The Stigma Around “Older Moms” Holds Fast Despite Changing Birth Trends
The average age of the first-time mom is reaching a new high. According to the US Census Bureau, data collected over the past 30 years shows that the fertility rate of women ages 20-24 has declined by 43 percent, while the rates of women ages 35-39 have increased by 67 percent. So if the median age of motherhood is rising, why is the stigma associated with being an “older mother” sticking around?
In a new study published in the journal Health, Risk and Society, Concordia University political science professor Francesca Scala argues the rhetoric around older motherhood is ageist, ableist and out of step with current childbirth trends.
For her research, Scala and study co-author Michael Orsini reviewed policy documents, government reports, professional statements and guidelines from organizations such as the Canadian Medical Association, containing terms such as “advanced maternal age,” “delayed childbearing,” “older mothers” and “infertility.”
They overwhelmingly found three representations of older mothers as risk-producing subjects, unnatural mothers, and irresponsible reproductive citizens. These unflattering descriptions not only exile and stigmatize older mothers but seemingly hold moms responsible for their infertility and unlikelihood to have a “healthy” child.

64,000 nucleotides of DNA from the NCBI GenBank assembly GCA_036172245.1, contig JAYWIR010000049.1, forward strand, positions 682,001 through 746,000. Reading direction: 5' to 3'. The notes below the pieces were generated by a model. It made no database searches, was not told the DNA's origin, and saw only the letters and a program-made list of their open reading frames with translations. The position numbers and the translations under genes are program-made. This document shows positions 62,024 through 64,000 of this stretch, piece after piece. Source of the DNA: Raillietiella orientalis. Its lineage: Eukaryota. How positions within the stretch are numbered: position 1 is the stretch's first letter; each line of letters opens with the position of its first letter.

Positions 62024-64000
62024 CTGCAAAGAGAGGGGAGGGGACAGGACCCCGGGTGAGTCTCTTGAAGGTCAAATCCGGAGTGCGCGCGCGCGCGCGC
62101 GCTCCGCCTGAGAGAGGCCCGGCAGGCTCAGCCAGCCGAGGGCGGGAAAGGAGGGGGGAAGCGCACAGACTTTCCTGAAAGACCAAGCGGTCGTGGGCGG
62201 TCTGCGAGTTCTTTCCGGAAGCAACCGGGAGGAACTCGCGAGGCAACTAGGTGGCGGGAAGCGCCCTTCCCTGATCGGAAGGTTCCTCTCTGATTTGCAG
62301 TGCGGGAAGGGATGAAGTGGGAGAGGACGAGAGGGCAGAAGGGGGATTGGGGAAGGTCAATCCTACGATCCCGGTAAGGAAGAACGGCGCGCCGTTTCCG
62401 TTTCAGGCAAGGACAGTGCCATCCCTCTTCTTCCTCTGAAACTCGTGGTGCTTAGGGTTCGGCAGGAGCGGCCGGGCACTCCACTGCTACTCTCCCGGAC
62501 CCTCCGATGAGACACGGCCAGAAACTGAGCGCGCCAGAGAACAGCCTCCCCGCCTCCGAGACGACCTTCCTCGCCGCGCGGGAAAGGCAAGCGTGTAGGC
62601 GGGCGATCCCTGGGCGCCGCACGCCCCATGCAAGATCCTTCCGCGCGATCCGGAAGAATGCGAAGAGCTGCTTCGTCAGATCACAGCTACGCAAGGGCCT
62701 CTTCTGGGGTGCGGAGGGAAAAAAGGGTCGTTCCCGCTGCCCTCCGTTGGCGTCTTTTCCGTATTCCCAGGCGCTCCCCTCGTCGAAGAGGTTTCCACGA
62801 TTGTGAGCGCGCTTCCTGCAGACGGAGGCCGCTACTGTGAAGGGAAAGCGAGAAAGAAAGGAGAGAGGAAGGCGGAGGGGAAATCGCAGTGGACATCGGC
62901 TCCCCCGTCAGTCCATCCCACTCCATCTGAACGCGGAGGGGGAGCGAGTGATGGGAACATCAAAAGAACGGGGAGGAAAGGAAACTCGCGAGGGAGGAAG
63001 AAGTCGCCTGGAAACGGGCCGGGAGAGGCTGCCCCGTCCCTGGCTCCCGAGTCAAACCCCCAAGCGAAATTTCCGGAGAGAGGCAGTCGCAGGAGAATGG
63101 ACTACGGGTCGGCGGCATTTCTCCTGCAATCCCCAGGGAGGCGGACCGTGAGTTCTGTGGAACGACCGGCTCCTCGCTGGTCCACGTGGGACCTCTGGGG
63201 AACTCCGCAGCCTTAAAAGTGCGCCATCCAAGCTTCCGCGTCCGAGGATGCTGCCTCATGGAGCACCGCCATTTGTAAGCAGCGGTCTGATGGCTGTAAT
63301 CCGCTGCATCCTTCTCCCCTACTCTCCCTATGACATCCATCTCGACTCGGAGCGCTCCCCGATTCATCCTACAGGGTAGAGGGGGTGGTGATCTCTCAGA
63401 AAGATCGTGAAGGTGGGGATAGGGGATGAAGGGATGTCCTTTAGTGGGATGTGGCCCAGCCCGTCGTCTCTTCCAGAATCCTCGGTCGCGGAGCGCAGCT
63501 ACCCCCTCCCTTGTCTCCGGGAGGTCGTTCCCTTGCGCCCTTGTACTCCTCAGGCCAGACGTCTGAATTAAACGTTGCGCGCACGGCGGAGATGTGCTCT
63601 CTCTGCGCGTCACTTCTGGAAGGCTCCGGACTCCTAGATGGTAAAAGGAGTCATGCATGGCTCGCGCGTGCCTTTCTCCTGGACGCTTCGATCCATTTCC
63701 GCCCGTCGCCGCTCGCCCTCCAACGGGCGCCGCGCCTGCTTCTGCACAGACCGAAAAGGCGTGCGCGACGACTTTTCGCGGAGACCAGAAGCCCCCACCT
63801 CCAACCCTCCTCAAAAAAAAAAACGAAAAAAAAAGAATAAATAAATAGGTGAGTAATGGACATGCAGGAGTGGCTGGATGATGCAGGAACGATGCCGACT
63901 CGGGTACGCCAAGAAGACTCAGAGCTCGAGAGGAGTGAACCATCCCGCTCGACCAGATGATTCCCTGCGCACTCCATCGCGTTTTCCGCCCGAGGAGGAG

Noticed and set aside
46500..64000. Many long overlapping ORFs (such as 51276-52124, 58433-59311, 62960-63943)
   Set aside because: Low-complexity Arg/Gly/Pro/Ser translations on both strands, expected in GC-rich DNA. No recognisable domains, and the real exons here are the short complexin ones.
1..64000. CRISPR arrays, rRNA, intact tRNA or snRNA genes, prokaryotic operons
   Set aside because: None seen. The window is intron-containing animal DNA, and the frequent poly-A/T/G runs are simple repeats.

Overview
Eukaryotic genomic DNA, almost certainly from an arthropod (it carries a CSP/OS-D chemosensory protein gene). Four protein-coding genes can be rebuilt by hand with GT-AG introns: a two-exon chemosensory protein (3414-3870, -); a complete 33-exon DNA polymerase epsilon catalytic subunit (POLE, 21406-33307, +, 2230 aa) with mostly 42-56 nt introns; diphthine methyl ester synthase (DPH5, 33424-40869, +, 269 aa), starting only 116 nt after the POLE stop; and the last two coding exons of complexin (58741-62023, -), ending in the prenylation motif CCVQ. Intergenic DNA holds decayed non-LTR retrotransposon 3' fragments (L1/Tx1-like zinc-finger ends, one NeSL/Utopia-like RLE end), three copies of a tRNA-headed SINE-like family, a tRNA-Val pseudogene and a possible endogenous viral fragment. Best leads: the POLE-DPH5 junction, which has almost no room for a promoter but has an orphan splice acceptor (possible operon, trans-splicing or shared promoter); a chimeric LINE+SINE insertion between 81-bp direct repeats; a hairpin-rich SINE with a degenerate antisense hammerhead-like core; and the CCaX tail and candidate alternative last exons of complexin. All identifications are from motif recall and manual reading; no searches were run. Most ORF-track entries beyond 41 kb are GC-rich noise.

While the researchers don’t dispute the real medical risks present in later-in-life pregnancy, such as preeclampsia and gestational diabetes, they do take issue with the stigmatizing of older mothers as unnatural. After all, studies have shown fathers of advanced paternal age can also contribute to birth defects and a higher risk of miscarriage. But no one is calling them irresponsible or labeling them as “geriatric fathers.”
These negative representations in a clinical setting can create an inherent bias that can impact the care women receive, especially regarding efforts around conception. Outside of medical care, the stigma around older mothers can also affect their interactions with day cares, carpool lines, social groups and even family members.
But for all the stigmas and risks that come along with being an older mother, many women believe that it’s worth the trouble. Better financial circumstances, increased job development, time to travel and an overall feeling of knowing yourself better are just some of the reasons why women feel having children later in life can be beneficial.
Not to mention there are many barriers that can make having a child at a younger age difficult. The lack of affordable childcare and paid maternity leave, coupled with a global pandemic and high maternal mortality rates, have led to record-low birth rates.
Despite the study being conducted in Canada, it’s easy to see how the identified issues apply worldwide. Scala believes ultimately that the government and society must step up to make it possible for women to give birth whenever the time is right for them.
In an interview with Concordia University, Scala notes, “Instead of putting the onus on women to adhere to their ‘biological clock,’ I would like to see more discussion about how broader social and economic forces shape women’s path to motherhood. How can we, as a society, support women having children at their ideal time, for example, with accessible daycare, so they are not penalized for having children too early or too late?”